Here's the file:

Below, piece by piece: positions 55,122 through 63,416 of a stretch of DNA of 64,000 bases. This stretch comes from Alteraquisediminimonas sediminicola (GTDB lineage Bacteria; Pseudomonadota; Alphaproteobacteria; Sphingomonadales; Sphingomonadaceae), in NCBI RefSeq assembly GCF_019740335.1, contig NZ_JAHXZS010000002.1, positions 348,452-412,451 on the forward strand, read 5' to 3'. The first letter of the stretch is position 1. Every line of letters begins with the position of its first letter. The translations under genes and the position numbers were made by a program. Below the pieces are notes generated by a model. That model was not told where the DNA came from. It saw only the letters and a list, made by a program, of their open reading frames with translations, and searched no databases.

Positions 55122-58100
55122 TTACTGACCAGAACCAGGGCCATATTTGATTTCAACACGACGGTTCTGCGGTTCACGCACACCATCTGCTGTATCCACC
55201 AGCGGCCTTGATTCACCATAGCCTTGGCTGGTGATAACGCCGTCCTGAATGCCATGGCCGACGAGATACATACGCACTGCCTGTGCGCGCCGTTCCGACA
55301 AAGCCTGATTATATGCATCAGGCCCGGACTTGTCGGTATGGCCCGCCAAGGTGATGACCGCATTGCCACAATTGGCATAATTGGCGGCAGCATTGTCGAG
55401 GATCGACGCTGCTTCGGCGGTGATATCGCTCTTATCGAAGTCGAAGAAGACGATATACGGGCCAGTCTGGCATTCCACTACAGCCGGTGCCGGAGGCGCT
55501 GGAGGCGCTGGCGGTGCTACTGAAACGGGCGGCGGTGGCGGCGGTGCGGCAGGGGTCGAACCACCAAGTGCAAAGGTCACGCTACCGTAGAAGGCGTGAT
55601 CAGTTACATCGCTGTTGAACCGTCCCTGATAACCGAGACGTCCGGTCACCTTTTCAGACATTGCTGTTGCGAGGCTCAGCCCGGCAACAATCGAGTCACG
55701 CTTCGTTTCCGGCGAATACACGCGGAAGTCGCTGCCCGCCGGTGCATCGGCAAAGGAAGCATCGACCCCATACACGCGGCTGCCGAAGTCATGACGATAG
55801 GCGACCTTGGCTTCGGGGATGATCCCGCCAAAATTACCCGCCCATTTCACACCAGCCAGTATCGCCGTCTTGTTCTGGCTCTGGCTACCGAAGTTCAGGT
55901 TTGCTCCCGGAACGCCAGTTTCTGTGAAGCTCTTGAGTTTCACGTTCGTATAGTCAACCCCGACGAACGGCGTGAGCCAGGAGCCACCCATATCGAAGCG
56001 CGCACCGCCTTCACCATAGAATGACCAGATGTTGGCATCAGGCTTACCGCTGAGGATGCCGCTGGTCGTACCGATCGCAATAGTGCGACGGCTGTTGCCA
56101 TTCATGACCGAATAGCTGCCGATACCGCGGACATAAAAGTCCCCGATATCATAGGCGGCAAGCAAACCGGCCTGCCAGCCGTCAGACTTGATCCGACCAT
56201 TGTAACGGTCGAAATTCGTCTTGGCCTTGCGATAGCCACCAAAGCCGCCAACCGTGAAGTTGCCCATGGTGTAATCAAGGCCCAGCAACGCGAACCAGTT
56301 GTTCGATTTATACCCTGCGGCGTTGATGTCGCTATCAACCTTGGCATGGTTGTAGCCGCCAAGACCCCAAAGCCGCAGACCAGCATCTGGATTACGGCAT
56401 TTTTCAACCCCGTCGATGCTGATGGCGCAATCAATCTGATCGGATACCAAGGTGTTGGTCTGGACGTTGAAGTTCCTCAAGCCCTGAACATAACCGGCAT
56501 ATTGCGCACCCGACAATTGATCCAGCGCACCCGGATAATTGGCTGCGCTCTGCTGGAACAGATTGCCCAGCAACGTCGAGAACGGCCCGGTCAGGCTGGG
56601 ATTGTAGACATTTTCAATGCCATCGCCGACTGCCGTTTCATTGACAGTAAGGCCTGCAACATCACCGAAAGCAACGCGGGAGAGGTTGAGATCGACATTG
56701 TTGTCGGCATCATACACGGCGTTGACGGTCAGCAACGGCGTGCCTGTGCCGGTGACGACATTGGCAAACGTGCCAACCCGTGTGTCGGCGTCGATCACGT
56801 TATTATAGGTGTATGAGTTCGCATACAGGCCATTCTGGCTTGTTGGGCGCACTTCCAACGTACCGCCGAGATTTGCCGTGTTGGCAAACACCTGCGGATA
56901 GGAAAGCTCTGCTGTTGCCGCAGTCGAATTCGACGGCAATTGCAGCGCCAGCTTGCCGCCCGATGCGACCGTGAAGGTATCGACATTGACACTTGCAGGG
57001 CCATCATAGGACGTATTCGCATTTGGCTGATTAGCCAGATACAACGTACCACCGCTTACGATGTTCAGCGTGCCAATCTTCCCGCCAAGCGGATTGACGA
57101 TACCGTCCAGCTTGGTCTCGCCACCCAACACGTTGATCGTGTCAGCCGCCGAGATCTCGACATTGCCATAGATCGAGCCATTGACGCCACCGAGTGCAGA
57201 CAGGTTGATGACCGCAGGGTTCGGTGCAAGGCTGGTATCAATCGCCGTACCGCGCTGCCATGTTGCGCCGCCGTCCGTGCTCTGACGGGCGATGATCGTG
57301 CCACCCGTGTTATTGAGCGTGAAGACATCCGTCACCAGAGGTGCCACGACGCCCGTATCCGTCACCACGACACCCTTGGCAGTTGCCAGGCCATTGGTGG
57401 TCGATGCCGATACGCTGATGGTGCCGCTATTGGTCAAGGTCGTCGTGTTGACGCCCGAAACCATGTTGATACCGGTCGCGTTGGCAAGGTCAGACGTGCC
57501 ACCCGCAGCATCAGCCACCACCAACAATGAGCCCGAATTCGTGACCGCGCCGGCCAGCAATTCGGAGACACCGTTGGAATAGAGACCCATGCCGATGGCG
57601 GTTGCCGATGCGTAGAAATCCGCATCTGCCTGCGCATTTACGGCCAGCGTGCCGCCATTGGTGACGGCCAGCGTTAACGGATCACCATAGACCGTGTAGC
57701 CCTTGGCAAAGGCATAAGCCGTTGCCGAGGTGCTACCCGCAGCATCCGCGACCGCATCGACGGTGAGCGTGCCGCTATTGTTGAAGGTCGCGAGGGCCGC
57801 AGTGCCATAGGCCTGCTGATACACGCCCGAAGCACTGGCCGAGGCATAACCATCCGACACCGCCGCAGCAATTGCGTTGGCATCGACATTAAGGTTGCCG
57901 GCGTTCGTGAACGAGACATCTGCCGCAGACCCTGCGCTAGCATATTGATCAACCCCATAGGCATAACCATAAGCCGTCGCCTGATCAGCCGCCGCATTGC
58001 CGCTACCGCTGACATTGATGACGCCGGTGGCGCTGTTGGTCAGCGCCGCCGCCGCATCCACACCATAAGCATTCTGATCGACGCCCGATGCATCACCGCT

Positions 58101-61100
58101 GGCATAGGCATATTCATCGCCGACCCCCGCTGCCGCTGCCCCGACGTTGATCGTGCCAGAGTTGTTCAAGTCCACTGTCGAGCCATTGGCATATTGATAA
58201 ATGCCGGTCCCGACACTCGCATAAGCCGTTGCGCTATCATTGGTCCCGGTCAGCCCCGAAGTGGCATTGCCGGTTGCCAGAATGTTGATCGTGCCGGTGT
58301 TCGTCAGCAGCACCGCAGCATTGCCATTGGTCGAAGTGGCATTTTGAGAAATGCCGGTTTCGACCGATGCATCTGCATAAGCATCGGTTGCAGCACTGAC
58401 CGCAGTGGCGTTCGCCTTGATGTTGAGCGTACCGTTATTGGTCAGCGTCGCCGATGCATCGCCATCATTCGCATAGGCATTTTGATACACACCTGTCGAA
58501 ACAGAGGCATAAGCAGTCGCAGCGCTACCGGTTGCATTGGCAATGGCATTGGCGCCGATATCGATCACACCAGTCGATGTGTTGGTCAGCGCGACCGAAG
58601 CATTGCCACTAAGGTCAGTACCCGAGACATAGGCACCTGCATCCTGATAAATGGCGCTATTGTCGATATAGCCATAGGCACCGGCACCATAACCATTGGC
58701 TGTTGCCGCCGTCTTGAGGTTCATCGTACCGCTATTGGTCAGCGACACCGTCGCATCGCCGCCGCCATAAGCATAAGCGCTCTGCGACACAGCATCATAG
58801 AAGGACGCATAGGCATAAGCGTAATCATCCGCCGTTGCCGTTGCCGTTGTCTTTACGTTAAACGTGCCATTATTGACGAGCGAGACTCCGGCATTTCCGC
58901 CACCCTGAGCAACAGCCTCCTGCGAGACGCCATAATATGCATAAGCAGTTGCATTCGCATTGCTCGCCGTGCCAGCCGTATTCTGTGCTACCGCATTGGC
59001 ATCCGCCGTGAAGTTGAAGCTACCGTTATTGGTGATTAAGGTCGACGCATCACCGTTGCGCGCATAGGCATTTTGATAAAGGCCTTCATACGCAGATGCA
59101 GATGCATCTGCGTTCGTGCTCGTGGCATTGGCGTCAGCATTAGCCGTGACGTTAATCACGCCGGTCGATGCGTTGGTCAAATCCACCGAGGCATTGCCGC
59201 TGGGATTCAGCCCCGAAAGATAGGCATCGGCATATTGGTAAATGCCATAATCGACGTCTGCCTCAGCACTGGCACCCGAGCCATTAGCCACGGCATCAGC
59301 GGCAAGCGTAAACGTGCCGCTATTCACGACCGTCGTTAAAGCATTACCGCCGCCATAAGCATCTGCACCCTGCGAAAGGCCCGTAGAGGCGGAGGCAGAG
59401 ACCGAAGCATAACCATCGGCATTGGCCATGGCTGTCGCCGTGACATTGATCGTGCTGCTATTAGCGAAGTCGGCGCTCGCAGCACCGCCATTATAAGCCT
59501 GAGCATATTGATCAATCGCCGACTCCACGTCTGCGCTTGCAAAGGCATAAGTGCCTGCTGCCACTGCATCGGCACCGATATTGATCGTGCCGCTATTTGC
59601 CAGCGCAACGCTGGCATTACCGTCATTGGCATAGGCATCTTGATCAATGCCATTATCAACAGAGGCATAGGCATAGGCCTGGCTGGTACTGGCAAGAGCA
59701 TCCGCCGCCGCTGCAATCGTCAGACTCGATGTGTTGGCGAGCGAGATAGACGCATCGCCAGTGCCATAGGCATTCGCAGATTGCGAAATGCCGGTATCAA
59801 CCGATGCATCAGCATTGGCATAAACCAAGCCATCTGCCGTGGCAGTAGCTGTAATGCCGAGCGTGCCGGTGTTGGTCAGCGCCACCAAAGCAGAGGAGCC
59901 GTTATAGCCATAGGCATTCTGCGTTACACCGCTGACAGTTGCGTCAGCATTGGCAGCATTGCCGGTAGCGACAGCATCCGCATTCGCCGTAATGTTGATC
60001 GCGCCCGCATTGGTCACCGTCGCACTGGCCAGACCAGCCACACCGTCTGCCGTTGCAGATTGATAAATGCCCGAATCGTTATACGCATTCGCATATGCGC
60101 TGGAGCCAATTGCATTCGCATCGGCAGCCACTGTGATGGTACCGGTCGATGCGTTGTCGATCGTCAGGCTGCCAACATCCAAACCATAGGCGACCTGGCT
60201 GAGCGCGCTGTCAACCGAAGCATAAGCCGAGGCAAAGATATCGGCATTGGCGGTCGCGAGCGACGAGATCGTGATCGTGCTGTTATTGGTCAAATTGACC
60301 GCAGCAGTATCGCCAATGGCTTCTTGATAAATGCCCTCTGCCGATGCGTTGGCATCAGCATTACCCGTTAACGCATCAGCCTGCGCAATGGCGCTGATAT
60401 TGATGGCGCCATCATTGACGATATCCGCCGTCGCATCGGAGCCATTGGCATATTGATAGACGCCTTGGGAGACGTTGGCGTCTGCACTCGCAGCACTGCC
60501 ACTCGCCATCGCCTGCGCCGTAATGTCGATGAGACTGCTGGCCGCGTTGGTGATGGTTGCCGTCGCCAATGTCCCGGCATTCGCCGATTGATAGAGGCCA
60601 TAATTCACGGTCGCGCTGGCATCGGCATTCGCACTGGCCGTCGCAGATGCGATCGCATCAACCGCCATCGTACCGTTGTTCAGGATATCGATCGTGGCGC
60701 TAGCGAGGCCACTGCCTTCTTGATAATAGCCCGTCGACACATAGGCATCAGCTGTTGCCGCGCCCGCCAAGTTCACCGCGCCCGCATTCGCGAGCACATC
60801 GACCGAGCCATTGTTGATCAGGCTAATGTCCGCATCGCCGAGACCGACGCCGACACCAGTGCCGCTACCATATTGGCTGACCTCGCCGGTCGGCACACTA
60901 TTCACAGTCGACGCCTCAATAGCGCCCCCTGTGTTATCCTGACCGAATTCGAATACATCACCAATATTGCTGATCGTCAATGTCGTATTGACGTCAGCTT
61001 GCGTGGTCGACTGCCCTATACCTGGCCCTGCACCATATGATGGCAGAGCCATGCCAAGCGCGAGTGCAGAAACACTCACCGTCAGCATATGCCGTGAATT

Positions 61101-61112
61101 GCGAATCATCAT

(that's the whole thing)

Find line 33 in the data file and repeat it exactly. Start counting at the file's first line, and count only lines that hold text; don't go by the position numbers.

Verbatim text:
Positions 58101-61100